The house Sorting gets more complicated in The Chamber of Secrets as the role of magical bloodline begins to play a more important and more visible role. The threat of Slytherin's Heir throughout the second novel links bloodline with Hogwarts houses and thus prompts Harry to question how much weight family blood has when it comes to the Housing sorting. Even a quick look at the Weasley family for instance, suggests that family blood and houses are very connected. All the Weasley children are placed in Gryffindor and even the extended Weasley family members (excepting a mysterious Lancelot who "nobody talks about") are as well.  Similarly Just as Draco and his father share the “same pale, pointed face, and identical cold, gray eyes” (50), so too do they share similar Slytherin values. Draco's menacing shout of “ Enemies of the Heir, Beware! You'll be next, Mudbloods”(139) is both a word for word echo of the Slytherin Heir's writing on the wall, as well as an echo of his fathers earlier sentiments of how terrible it is that “wizarding blood is counting for less” (52). Although family blood does not ensure placement in a particular House, Harry believes it has a significant bearing, convincing Hermione, “look at [Draco's] family...the whole lot of them have been in Slytherin; They could easily be Slytherin's descendents. His father's definitely evil enough” (158).

Image from the pensieve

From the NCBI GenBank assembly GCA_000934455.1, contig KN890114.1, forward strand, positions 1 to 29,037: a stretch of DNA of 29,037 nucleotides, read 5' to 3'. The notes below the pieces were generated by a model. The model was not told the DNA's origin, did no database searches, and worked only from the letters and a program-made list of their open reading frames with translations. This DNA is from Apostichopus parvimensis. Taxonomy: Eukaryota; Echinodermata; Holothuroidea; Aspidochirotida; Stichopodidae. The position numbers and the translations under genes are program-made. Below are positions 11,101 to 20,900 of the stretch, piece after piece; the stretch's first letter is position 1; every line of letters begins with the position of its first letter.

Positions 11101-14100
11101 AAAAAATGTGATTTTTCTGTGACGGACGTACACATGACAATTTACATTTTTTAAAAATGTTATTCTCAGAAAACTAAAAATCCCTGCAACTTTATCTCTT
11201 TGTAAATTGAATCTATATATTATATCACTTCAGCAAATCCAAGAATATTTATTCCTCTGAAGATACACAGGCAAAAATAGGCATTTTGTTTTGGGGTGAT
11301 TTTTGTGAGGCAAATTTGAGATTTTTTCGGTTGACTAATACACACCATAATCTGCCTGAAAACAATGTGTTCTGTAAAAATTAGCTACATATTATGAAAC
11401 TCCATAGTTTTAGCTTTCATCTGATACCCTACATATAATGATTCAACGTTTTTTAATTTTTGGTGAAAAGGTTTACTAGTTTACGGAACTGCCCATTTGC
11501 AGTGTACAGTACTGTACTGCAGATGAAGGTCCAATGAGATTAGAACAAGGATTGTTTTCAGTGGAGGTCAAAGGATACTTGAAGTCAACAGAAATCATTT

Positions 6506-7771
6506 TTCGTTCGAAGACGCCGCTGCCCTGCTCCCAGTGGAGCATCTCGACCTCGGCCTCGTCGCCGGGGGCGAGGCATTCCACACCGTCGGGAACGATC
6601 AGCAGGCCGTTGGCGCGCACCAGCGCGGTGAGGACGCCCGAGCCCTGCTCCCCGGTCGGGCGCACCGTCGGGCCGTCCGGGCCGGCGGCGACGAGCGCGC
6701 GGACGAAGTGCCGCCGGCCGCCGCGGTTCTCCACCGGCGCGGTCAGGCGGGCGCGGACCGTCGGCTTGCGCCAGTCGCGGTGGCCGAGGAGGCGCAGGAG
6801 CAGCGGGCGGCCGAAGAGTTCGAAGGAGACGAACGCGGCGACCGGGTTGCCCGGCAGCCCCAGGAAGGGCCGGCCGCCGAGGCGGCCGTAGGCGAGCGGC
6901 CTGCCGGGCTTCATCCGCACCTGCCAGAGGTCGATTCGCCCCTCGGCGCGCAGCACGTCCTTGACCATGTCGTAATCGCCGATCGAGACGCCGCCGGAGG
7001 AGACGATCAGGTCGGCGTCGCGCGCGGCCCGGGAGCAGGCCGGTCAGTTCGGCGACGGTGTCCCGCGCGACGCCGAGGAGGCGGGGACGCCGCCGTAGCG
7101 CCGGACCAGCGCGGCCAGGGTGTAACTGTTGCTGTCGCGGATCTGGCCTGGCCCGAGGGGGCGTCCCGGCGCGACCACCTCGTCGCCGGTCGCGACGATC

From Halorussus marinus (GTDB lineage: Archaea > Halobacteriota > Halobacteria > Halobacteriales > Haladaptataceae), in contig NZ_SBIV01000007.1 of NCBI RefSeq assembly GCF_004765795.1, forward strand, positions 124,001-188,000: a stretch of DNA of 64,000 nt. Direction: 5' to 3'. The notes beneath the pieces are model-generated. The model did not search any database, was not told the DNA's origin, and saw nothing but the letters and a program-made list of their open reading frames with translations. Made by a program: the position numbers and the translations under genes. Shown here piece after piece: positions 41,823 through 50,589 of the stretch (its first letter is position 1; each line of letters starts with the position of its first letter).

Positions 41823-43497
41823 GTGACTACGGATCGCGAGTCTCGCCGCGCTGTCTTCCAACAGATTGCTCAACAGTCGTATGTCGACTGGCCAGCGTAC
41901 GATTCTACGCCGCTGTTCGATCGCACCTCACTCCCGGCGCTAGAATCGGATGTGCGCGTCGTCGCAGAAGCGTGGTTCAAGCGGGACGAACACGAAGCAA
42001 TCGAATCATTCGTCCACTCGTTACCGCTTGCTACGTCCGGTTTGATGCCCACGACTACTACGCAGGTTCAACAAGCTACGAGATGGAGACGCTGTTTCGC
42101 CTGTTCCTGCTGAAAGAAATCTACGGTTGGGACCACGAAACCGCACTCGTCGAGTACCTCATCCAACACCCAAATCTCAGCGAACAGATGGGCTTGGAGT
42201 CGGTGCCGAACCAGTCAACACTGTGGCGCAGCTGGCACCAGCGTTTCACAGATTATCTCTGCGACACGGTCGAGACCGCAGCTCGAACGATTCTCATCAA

Harry, however, is unable to learn his family history, so when he discovers he shares the unique talent of speaking Parseltongue with Salazar Slytherin and Voldemort,  he struggles over the Sorting Hat's decision to place him in Gryffindor. Harry questions himself thinking, “Could he be a descendent of Salazar Slytherin? He didn't know anything about his father's family, after all” (197). Harry's fears are fueled by the amount of weight given to wizarding blood this school year and leads him to forget that there is something far more important in determining where he belongs than the hat: his individual choices. Thoughout the whole novel, Harry seems to forget the simple fact that he doesn't want to be in Slyhterin. Instead, Harry's fears of being attached to Slytherin deepen and his very Gryffindor-like actions go unnoticed. Of course, we remember that the only reason Harry discovers he is a parsletongue is because he was trying to save Justin (it doesn't get much more Gryffindor than that). But Harry overlooks this just like he overlooks one of the most obvious things that distinguishes him from the Slytherin: his choices in friends. Apart from Hermione in the Sorcerer's Stone, Harry spends his time in Chamber of Secrets befriending a host of magical beings that many Slytherins would never accept as proper wizards, much less as friends. Harry does so, going out of his way to keep them happy, even if it means offering an awfully loud Dobby a seat at the Dursely household, or attending a Deathday Party despite a growling stomach and the alluring annual Halloween feast. Harry consistatnly makes choices to treat others with empathy and equality; qualities clearly lost on the prejudiced Slytherin's.